The rolling “R“, celebrates an anniversary: for twenty years, Rammstein has fascinated us with the most prominent and, at the same time, most provocative hymns that German Metal has ever produced. It’s high time to make a toast in the jubilee’s honor.
You sometimes wonder what it might be. The history of a band. All those words, paragraphs, lines, laden with facts from the, “Good ol’ days”. And then you begin to read – and within seconds, it arises: this warm, comforting feeling of reliability. Your own, personal memories from the past flare up once more, and blend in with the dry statistics. And suddenly, you can feel it again: the sensation that all but knocks the wind out of you as your chest is being pressed up against the barrier, but you refuse to budge, even an inch, to give up your hard earned place in the front row. Or the moment when the small hairs on your arms begin to smolder as it feels like the pyrotechnics explode right in front of you. The tension right before the refrain, when every fiber of your being takes on a voice of its own and screams along with the lyrics. The goosebumps and the fulfillment when you turn around and recognize that all the people around you feel exactly the same. In short – these rare moments in life, when Here and Now are the only things that count. There are but a few acts who are capable of bestowing those moments on us. Rammstein is one of them. And that despite – and here we go again with those dry facts – not starting off under the best of circumstances. Normally, bands that have reached these heights, with extensive and internationally successful careers, are a) not from Germany, and b) play another kind of music and c) are rather mainstream and, at that, with lyrics written in the English language. That Rammstein nevertheless made it, is thanks to four things: talent, passion, a highly-set standard of quality and a sense of timing.
THE FIRST DANCE STEPS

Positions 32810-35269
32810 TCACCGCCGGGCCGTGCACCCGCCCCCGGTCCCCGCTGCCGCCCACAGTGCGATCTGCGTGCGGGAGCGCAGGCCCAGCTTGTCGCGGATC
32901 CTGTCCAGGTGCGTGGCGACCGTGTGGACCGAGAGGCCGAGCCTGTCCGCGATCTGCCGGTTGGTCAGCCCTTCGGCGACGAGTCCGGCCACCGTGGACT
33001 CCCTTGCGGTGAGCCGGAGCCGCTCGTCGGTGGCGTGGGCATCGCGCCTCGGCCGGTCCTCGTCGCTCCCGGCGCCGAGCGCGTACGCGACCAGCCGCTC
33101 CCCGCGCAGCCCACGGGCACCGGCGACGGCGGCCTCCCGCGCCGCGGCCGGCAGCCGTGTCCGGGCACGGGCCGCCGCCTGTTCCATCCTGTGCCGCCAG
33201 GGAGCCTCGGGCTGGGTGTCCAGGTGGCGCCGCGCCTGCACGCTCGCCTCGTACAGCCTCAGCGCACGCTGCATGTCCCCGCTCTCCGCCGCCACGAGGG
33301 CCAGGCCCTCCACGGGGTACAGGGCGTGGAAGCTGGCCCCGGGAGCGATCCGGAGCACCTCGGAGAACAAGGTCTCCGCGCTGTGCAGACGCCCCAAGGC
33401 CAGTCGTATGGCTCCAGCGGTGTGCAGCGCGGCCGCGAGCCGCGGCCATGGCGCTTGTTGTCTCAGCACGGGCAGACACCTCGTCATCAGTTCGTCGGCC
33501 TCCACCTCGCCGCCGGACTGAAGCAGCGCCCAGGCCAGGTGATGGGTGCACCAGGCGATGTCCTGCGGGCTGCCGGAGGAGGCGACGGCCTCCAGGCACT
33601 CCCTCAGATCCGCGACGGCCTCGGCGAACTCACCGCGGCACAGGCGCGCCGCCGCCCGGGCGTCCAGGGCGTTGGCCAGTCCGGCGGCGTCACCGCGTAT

Although they have refined, perfected and enhanced these four cornerstones during the course of the past twenty years, they’ve been a part of Rammstein’s success story from the very beginning. This was already made clear in July, 1995. The venue was the recording studio, Chateau de Pape in Hamburg. Till Lindemann, Christian „Flake“ Lorenz, Richard Kruspe, Paul Landers, Christoph Schneider and Oliver Riedel – Rammstein, for short – were tense. In a few minutes there would be a first. They were about to play the eleven songs from their debut album exclusively for a journalist from Metal Hammer. How will he react? Which songs will be received the best? There’s no routine yet, no eager expectations, no diagrams – everything was brand new. Indeed, Rammstein had the live-experience, but an album presentation is quite different from a stage show. The months’ worth of polishing the details, and all the discussions about which song was the best and therefore should end up on the finished album – everything would now be scrutinized. Moreover, not everything ran smoothly during the production. The recordings as such, produced under the direction of Jakob Hellner in the Polar Studios in Stockholm from the beginning of April to the end of May, were not the problem – it was the first mix, supervised by Hellner and his sound engineer Carl-Michael Herlöffson. “We had to interrupt, since the result was too much pop for our liking,” explained guitarist Richard Kruspe, who oversaw the proceedings on site. “It all started out well, and in the end, all of us were satisfied. Hellner had another vision of Rammstein than what we had.” What followed was tug of war of sound concepts, musical visions and one, clear directive.